I'm new to tracking and started out reading a ton of literature on it, the more I read, the more confused I got as there seemed to be dozens of "methods" to choose from. Instead, I just stuck with the method we use at our club, which is to start out on lush grass and stay there until the dog is solid with the behaviors (keeping the nose deep, not rushing, methodically checking each footstep). Once my dog was doing SchH 1 or longer length track on the lush grass with a few corners and food on the track in much longer intervals, then I started with different lengths of grass and different types of ground cover. But I suppose there is a "method" of getting the dog used to all types right away.
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post #5 of 14 (permalink) Old 11-24-2009, 12:41 PM Thread Starter
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Re: SchH tracking...dirt/grass

Jane, that is what I am thinking. I have tracked Gia in the dirt and in grass. I will concur that the dirt is easier for her, but the grass isn't impossible and she still does a good job in the grass. It blew my mind though. I felt particularly bad for one handler/dog team. They were going for their SchH1 and had awesome scores in both OB and Protection phases. He wanted to use grass, but he had to go with what the trial said (I guess). He did not get his SchH1, it was sad.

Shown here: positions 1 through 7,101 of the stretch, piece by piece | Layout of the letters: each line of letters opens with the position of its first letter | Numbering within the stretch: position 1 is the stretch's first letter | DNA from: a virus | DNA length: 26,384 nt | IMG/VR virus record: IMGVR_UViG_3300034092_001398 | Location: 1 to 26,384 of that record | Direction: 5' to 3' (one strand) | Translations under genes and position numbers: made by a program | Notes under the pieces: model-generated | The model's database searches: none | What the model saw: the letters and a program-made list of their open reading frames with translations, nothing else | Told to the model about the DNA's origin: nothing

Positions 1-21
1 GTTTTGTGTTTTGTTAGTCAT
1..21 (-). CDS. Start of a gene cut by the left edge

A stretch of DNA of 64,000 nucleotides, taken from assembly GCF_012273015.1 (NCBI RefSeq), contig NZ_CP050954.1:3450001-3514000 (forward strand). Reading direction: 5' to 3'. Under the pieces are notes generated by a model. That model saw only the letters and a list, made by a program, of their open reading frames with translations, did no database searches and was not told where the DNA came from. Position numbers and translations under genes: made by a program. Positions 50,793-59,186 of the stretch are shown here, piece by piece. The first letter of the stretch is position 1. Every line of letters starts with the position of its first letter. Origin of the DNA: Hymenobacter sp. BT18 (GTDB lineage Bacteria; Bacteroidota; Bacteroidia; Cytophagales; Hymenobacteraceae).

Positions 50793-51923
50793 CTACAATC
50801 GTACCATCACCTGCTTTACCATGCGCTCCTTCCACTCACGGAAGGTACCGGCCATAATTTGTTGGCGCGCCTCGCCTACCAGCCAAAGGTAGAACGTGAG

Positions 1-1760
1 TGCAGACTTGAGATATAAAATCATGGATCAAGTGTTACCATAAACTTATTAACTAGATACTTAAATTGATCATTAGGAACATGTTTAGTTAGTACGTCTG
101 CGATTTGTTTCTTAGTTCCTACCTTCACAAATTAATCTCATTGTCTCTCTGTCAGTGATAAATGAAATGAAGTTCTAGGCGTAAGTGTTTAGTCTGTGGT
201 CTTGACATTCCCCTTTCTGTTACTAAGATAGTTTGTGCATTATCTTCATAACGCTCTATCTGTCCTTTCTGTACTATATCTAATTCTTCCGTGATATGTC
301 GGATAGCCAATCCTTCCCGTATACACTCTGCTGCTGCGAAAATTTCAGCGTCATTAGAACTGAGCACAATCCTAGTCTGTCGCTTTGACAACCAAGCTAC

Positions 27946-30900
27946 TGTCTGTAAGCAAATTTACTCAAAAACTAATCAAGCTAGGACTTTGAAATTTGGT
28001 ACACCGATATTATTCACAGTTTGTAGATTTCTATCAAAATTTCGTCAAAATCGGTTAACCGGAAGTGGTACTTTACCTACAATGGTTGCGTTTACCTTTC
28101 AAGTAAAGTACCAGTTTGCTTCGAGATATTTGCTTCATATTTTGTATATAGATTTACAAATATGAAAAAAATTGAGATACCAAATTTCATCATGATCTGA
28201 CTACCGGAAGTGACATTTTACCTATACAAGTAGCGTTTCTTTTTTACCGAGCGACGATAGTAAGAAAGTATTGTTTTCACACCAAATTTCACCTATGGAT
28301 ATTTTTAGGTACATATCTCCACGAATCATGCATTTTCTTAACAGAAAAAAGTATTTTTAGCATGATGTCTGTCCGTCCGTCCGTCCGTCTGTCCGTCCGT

The two dogs that passed, one wouldn't down at the articles...but you could tell she was trying to, at one point stopped to eat a dead animal...proceeded to throw it up...and then finished her track. The other one was a gorgeous Mal who pretty much floated over the mud and had no issues whatsoever (this dog was super impressive in all phases).

~Alison

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post #6 of 14 (permalink) Old 11-24-2009, 12:45 PM Thread Starter
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Re: SchH tracking...dirt/grass

I didn't get any pics of Gia...darn it. But I used Windy's DSLR to get some shots of the trial itself. I havne't got them all from her yet.


Lies, my TD is one of the ones who's dog "won't" track in grass. He is the one who started me doing dirt tracking (I had been doing all her work in grass). But I am now leary of doing as he did and jsut using all dirt, because I want her to be able to track in ANYTHING!

~Alison

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post #7 of 14 (permalink) Old 11-24-2009, 01:09 PM
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Re: SchH tracking...dirt/grass

The mud was probably a mess and making things difficult. Who knows the experience level and training skill of the exhibitors or the character of the dogs. These things all factor in.